Friday 26 December 2014

Vermont Talc Plant in N Scale

This is a trackside view of Gary's N scale talc plant. I added the numerous structures to a piece of Gatorfoam with some basic scenery to finish it off. The roadside view was seen in last weeks Wordless Wednesday.
Earlier this fall my friend Gary Pembleton asked me if I could paint his talc plant white or something close to that which resembles the Gassetts Vt. talc operations. I had the structure for sometime while I looked over photos I had took at Gassetts and others found in Sept. 1976 RMC. I had never done any N scale modeling. I called Gary and asked what colour he wanted on the complex as it appeared to have been viewed differently over the years. I also asked if I could mount the structure which would make it easier to work on. He gave me free reign to do what I want, so here is what I came up with...the captions tell the story...George Dutka

The finished diorama with the photos and RMC article I used as inspiration to complete Gary's talc plant.
This is how the talc mine looked when it arrived. It appeared to have been painted a couple times and the paint was really building up. My plan was to give it a light spray coat of light gray then use powders and chalks to add the colouring.
I did some minor changes to the structures that would give the most bang for the buck. I removed all the loading platforms which looked way out of scale, replacing them with scrap strip wood. On one structure the roof was in poor shape, corners missing and holes drilled in the roofing. It also had very rough and heavy looking paint applied. I made a new one from scrap styrene. I also added a awning over the end loading door, something that it needed to resemble the prototype. The parts are really glued together making it really difficult to remove the few pieces I did. I held back from pulling any more off.
The talc mine is named for Gary's good friend Larry Brinker who had built some of his N scale structures. The original sign had a high gloss finish so I colour copied it, weathered it then glued it on.The chimney was painted Floquil boxcar red, followed by soot and used brick powders.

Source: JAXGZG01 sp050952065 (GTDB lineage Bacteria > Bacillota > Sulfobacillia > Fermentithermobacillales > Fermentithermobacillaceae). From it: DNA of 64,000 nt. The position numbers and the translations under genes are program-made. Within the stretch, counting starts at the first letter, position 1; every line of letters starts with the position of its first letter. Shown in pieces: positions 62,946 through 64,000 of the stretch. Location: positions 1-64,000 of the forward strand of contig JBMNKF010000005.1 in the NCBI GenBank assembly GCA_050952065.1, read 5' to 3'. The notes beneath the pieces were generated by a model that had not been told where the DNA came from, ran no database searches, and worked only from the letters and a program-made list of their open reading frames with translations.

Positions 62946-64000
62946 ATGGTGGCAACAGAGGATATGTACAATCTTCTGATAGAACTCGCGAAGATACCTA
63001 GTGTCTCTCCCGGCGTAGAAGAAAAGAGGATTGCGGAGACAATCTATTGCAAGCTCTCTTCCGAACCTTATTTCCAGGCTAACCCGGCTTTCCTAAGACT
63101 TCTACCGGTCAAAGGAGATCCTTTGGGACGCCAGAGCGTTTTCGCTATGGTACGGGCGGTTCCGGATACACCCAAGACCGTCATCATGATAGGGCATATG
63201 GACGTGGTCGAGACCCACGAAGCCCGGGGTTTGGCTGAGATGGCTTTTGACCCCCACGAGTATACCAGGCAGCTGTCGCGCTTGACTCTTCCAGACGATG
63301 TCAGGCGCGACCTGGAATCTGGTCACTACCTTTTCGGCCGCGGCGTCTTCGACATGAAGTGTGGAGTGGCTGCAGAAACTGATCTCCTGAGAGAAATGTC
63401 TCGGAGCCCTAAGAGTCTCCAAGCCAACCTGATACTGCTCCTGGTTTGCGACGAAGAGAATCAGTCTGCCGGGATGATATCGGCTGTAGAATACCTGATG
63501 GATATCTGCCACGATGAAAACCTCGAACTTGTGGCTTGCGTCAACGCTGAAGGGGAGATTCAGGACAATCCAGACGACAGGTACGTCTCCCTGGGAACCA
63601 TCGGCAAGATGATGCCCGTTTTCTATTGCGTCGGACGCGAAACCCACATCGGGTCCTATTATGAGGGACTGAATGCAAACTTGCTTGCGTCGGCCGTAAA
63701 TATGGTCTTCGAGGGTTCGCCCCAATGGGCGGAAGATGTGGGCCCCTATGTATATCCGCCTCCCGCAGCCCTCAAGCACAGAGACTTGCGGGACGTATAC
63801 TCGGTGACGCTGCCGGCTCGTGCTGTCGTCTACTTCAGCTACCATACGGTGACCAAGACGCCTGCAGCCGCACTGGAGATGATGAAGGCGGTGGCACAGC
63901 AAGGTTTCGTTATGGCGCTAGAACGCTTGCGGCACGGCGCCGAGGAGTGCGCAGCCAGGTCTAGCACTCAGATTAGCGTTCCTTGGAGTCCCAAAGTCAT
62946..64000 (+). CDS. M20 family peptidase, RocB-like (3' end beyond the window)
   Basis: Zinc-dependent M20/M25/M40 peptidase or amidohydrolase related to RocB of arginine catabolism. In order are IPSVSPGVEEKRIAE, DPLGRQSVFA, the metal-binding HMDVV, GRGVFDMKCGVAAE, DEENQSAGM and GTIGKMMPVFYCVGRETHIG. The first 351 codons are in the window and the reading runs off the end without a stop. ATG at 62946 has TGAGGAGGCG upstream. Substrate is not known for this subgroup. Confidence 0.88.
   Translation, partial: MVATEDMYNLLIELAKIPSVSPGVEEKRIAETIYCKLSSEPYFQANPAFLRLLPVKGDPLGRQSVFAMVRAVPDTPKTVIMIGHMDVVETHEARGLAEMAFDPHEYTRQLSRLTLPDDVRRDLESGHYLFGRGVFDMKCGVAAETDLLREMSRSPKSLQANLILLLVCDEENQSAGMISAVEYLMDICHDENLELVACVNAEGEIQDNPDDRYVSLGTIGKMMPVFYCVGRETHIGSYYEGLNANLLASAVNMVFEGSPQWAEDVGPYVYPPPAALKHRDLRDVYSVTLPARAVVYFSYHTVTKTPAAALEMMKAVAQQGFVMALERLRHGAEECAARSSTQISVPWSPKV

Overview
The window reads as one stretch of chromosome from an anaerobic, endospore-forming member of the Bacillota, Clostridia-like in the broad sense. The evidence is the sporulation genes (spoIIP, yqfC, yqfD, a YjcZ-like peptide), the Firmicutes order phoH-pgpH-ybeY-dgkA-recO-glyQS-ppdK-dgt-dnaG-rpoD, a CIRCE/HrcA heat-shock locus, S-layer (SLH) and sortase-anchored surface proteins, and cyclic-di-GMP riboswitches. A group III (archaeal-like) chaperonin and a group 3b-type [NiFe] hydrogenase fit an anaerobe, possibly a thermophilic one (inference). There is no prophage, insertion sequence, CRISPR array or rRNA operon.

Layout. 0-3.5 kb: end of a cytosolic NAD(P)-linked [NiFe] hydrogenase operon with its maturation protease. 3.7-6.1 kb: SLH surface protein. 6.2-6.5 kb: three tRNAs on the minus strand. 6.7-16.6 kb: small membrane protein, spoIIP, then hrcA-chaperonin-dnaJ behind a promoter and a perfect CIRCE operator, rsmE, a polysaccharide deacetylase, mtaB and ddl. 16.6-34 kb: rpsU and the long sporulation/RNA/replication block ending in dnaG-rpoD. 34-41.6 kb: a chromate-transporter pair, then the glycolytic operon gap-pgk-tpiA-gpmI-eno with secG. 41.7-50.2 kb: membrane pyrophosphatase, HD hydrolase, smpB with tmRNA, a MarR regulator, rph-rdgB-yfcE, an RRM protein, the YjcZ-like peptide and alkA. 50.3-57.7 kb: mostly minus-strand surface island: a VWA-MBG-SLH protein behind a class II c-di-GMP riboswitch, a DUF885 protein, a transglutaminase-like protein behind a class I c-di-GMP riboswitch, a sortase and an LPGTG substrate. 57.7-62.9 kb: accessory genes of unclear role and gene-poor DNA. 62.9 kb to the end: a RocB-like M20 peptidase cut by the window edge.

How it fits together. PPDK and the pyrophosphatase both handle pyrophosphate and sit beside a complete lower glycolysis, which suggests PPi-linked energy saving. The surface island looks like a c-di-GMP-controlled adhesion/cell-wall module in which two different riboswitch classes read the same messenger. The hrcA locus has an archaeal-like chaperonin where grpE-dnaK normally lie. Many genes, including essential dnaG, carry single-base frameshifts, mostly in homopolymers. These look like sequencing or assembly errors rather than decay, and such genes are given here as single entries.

I added some details and scrap around the base of this structure. I used HO scale 2by4's for the lumber laying around. I also cut some fine wire and coloured it rust resembling steel rods. I made a few sacks from scrap brown paper bags. The steel drum is a small HO scale BEST tin can. All the signs seen around the structure are HO scale. I used the smaller ones found on my sheets. Some are cut and leaned against the building.
The entire structure including the roofing was given a coat of Floquil SP lettering gray. I then coloured the wooden walls using Bragdon green grunge on the bag loading and receiving structure as seen in my photos. The rest of the structure was covered with lime white and ash. A lot of it was used on the roofing. The concrete base is coloured with grimy gray powder. Grimy gray was also applied to some of the windows and doors using a small brush. Others got a dab of green grunge powder.
A look down at the loading area for the Talc plant. I used one length of the old loading dock as a walkway.The loader and cylinder tower was originally painted silver. All I did to these two was mist it with Floquil rail brown, then SP lettering gray. I gave it a good dose of lime white and grimy gray powders.
I stopped by our local hobby shop to see what was available in N scale detail parts...not much...but I got a package of 24 pallets made by Micro Engineering (80-144) for $4 which was a good deal I though. This scene used the package up quickly.

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